Total 70.3 830 067

Note: Totals may not add due to rounding
Source: Natural Resources Canada calculations based on Statistics Canada data.

Export market

Energy and mineral and metal products also play a key role in trade, representing nearly 50% of Canada's total merchandise exports in 2011. Since 2000, rising commodity prices have coincided with increases in Canadian exports of energy and mineral and metal products. For instance, between 2000 and 2011, energy and minerals and metals exports increased by 102%, while energy prices grew by 130%, and minerals and metals prices more than doubled (see Figure 8). According to Statistics Canada, the growth of the natural resource sector over the past decades has had a positive and significant contribution towards Canada's terms of trade10, driving growth in real income and purchasing power. This improvement in Canada's terms of trade has translated into higher wages, corporate profits and lower prices for many consumer goods and investments.

The United States remains the destination for most of Canada's energy exports (90% in 2011)11, while in the minerals and metals sectors, export markets are more diversified. In addition to the United States, the United Kingdom, China and Japan were key destinations for Canadian exports of mineral and metal products in 2011 (Figure 9).

Figure 8. Domestic exports ($ billions)
Domestic exports ($ billions)
Source: Natural Resources Canada calculations base on Statistics Canada data
[text version - Figure 8]

Figure 9. Canadian minerals and metal exports by destination, 2011
Canadian minerals and metal exports by destination, 2011
Source: Natural Resources Canada calculations based on Statistics Canada data
[text version - Figure 9]

Growing value of Canada's natural resources

The value of Canada's natural resource endowment continues to grow. According to Statistics Canada, in 2011, the value of economically recoverable reserves of energy and mineral resources stood at $1,247 billion or $36,000 per capita, representing 15% of Canada's non-financial wealth12. On average, Canada's energy and mineral wealth (i.e. the value of energy and mineral resource assets) grew 8.0% and 13.7% per year, respectively, from 2000 to 2011 (see Figure 10). These estimates are based on a methodology that assumes current production levels are fixed over time.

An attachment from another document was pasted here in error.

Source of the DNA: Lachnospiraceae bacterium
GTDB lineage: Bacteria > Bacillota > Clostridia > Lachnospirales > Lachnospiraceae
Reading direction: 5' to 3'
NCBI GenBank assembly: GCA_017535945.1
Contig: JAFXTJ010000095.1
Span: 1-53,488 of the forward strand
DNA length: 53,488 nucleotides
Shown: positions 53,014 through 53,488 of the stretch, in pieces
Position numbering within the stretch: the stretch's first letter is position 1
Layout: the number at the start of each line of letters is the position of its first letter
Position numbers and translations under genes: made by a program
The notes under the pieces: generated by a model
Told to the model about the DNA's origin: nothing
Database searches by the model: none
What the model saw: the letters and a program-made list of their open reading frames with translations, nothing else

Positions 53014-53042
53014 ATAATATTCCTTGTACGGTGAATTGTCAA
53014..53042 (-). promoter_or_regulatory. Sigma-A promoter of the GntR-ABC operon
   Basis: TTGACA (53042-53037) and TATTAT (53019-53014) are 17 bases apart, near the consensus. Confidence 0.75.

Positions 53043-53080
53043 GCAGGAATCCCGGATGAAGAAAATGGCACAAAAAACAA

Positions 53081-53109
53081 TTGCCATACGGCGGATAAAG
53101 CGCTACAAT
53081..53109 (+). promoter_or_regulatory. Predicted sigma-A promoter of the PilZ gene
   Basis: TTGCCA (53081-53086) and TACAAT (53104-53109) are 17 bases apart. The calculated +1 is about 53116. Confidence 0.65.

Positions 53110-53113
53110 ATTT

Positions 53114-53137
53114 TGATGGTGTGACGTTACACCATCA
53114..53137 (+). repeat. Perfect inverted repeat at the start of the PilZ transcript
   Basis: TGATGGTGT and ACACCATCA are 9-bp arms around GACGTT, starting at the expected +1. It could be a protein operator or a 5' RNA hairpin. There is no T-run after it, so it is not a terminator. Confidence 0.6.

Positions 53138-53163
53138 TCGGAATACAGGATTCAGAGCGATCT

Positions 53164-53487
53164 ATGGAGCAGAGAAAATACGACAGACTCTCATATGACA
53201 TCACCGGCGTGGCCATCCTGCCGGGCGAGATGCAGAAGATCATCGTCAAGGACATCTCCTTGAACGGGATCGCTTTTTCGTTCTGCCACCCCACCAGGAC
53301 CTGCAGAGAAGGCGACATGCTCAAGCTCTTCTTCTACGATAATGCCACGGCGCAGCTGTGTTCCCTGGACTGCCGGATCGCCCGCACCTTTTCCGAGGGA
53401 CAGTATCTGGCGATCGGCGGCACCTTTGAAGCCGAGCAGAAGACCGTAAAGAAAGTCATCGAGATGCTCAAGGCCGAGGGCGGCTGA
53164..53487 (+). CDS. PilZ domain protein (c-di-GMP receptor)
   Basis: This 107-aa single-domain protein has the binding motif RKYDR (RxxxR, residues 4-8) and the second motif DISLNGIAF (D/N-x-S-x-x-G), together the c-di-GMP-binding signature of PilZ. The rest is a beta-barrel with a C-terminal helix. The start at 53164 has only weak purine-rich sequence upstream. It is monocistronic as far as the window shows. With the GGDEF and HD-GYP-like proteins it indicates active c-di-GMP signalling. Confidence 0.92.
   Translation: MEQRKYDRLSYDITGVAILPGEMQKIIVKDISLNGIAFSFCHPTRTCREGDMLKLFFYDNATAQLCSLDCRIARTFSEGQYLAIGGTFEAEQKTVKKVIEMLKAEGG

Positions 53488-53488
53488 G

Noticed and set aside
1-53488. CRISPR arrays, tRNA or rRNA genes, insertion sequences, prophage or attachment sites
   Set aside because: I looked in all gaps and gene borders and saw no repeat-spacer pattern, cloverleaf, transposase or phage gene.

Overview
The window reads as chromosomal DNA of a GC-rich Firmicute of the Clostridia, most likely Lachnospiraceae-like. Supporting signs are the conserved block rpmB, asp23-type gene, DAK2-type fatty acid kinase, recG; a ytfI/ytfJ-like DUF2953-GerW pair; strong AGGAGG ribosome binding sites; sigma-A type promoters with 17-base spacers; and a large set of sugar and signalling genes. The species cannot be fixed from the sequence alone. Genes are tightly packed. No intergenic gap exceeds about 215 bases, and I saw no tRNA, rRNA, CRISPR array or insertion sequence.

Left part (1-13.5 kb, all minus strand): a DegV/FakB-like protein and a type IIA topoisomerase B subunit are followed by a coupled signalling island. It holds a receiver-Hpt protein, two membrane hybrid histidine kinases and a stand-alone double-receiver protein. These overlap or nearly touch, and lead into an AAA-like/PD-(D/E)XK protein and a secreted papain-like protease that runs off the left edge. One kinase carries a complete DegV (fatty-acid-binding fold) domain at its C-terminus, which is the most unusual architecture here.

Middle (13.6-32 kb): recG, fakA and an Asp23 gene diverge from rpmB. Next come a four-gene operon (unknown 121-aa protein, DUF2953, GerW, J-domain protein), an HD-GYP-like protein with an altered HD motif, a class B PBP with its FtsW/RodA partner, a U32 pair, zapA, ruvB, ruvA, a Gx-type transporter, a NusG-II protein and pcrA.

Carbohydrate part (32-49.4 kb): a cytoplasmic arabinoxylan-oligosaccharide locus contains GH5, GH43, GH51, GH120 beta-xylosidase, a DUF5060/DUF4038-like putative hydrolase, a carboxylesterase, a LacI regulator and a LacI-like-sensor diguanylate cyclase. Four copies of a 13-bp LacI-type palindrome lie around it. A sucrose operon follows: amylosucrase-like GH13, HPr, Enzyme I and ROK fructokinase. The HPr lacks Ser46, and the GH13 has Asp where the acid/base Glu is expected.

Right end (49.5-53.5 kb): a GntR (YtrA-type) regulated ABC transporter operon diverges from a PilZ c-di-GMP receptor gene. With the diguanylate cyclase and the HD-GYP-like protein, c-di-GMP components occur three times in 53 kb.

Figure 10.  Average annual growth, value of Canada's natural resource assets and produced assets (2000 to 2011)
Average annual growth, value of Canada's natural resource assets and produced assets (2000 to 2011)
* Represents the value of produced wealth across Canada, including structures, machinery & equipment, consumer durables and inventories.
** Includes economically recoverable reserves of crude oil, natural gas, crude bitumen and coal (i.e. the portion of Canada's total stock that is known to exist with a high degree of certainty and that can be profitably extracted today).
*** Includes economically recoverable reserves of gold, iron, copper, nickel, lead, zinc, molybdenum, uranium, diamonds and potash.
Source: Statistics Canada, Natural Resource Accounts
[text version - Figure 10]

The value of Canada's resource wealth would be significantly larger if all of Canada's in-ground resource potential was considered. For example, Statistics Canada's value of energy reserves recognizes established conventional oil reserves (4 billion barrels) and established oil sands reserves “under active development” (26 billion barrels) for a total of only 30 billion barrels of oil. This measure is small compared to a reserve estimate of 173 billion barrels in 2011. This larger estimate includes remaining established reserves of 169 billion barrels in the oil sands in 2011 as estimated by the Alberta Energy Resources Conservation Board.

Investment in Canada's energy and minerals and metals sectors

Capital investment in the energy ($87 billion) and minerals and metals ($17 billion) sectors reached over $104 billion in 2011, accounting for over 28% of investment in structures and machinery and equipment. Such spending includes constructing and procuring capital assets as well as capitalized costs, such as engineering fees13.

Energy investment

Most investment occurring in the natural resource sectors went to energy in 2011 ($86.9 billion or 82%). From a subsector perspective, oil and gas extraction and supporting activities are a predominant part of the capital investment in the energy sector ($61 billion). While conventional oil and gas extraction still attracts the largest share, non-conventional oil extraction, mainly oil sands, is playing an increasingly important role. It now accounts for 39% of investment in oil and gas extraction, while its share was around 20% in 2000. Electricity power generation transmission and distribution, with $18.5 billion in investment in 2011, represented most of the remaining spending in the energy sector.

Source:  Statistics Canada calculations by Natural Resources Canada